A key pillar of Hammer's practice is tax planning. His company offers $79 tax returns for community members over the age of 50. "I've grown up to the point where I realize you give and then you receive, not the other way around," he says.  His jam-packed calendar provides further evidence of this philosophy.  He volunteers his time and money with numerous organizations, including Toys for Tots and Ducks Unlimited, a nonprofit organization focused on the conservation of wetlands. "If you don't get involved, then who will?" he asks.  "I grew up as a hunter. I hope my kids enjoy it as they grow up. If you just continue to take and not give, [the things you care about will] gradually be phased out."

While at Yale, Hammer played linebacker for four years, including the team's 1990 Ivy League Championship year. His time there taught him another valuable lesson: "If you don't plan and organize and work together, it doesn't matter how good you are. You can create individual statistics, but if you're not in synch on any given play, it leaves a gap. You hear it mentioned all the time in professional sports: Responsibility, responsibility. Just do your job. And it's so true."

The company's tax planning services and the referrals it supplies bring in enough business that Hammer recently went more than five years without paying for any marketing. "It brings great value [to clients] and gives us name recognition out there," Hammer says. "But it's also our opportunity to introduce our other services. If the timing's right or the need's there, I just feel like they'll come to us. And they do."

Jason JenkinsName: Jason Michael Jenkins

Years in industry: 15 years 

Company: Jenkins Wealth Management Group 

Location: Denver, Colorado 

2013 Total Sales: $44,000,000 

Designations: Series 65, life/health licensed, MBA

Guiding seniors into retirement is not only a career for Jason Michael Jenkins, MBA; it is also a passion. Jenkins, partner and co-founder of Denver, Co.-based Jenkins Wealth Management Group, has a knack for leadership and making an impact on his clientele, 90 percent of whom are seniors. He was drawn to the senior market by the opportunity to re-educate the generation on their ideas of risk, since the economic climate has changed dramatically during their lifetimes.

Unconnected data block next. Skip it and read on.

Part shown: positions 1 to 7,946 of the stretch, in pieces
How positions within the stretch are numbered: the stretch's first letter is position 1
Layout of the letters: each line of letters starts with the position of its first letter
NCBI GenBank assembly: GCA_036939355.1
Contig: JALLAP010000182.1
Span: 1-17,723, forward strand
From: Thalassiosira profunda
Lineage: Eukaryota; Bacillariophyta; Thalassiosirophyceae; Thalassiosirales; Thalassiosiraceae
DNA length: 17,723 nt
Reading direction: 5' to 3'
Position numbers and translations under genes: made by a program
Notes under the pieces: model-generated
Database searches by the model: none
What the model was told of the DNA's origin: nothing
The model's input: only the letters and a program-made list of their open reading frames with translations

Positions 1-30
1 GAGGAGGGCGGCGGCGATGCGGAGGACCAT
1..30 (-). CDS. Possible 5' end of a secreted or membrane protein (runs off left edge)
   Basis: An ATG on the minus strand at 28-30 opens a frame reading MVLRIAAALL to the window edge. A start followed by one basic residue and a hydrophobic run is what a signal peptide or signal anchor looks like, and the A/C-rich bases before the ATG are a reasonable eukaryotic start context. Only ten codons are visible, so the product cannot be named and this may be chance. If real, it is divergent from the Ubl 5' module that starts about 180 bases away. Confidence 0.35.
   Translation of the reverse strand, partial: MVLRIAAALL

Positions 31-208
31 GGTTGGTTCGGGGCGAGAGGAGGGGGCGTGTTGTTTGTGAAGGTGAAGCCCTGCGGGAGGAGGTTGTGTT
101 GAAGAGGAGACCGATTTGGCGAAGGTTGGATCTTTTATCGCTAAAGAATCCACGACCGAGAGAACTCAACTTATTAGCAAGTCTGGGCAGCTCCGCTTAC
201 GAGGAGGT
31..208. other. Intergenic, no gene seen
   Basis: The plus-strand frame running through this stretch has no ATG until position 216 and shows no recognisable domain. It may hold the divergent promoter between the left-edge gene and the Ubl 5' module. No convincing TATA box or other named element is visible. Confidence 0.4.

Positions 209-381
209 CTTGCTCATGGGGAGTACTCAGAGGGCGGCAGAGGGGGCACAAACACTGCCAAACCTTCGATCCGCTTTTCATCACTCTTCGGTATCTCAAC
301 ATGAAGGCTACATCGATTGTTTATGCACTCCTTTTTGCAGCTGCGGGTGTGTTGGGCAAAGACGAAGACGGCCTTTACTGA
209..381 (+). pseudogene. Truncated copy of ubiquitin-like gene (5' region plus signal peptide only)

Jenkins gets to the heart of the many emotional issues surrounding money by asking what he believes are the two most important questions: How much risk can you afford, and how much risk are you willing to take? “Willingness is everything,” Jenkins says, “and there is a big gap trying to connect these two answers.”

While Jenkins enjoys leading seniors into a more comfortable retirement, he doesn’t exactly agree with the notion that an advisor’s role is to prevent the client from running out of money. “That’s not the way to live our lives,” he says. In addition to creating a secure retirement, Jenkins aims to empower his clients to buy nice things for their grandchildren or donate to their church. “Our clients should be in the position to spend with confidence, and to make an impact with confidence.”

And Jenkins makes a big impact of his own. In 2007, Jenkins and his former MBA professor Dr. Senyo Abjibolosoo founded a non-profit school in the Volta region of Ghana, called the Human Factor Leadership Academy, devoted to implementing core principles of compassion and leadership from pre-school to fifth grade. “It’s those human values — love, forgiveness, grace — that are being instilled in these young minds,” he says. “All it takes is one person, one great leader to stand up and be a moral beacon.” He and Abjibolosoo also refurbished a run-down British tobacco factory into the largest library in the area, a region housing 1.2 million people. Jenkins is an avid reader and is passionate about providing educational resources to the public. 

The return on his investment? Jenkins says the culture’s fine-tuned awareness of nature and the simpler things in life has impacted the way he processes and views the world. “Imagine sitting around a campfire, under a full moon in the middle of the village with the chief and all the elders,” he says. The chief spent two hours telling a 500-year-old story about a bird and the powerful life lessons it taught the people, which Jenkins recalls as a paradigm-shifting. He now shares those same stories with his two children. This broadened life perspective and shift in awareness, accompanied by his successful battle with a rare form of cancer, lends Jenkins a deep connection to seniors and their strong principles — something he believes creates a solid foundation for the advisor-client relationship.

Jay LaMalfaName: Jay LaMalfa

Years in industry: 30 years 

Company:  MACRO Consulting Group

Location:  Parsippany, New Jersey

2013 Total Sales: $25,300,000

Designations: CFP®, CLTC 

Jay LaMalfa, CFP®, CLTC entered the world of retirement advising by way of auto and homeowner claims. He was asked to come in and interview after handling the claim for a Prudential sales manager, who was impressed by his timeliness and courteous disposition. LaMalfa, partner of Parsippany, N.J.-based MACRO Consulting Group, has carried on for 30 years and has no plans to retire any time soon.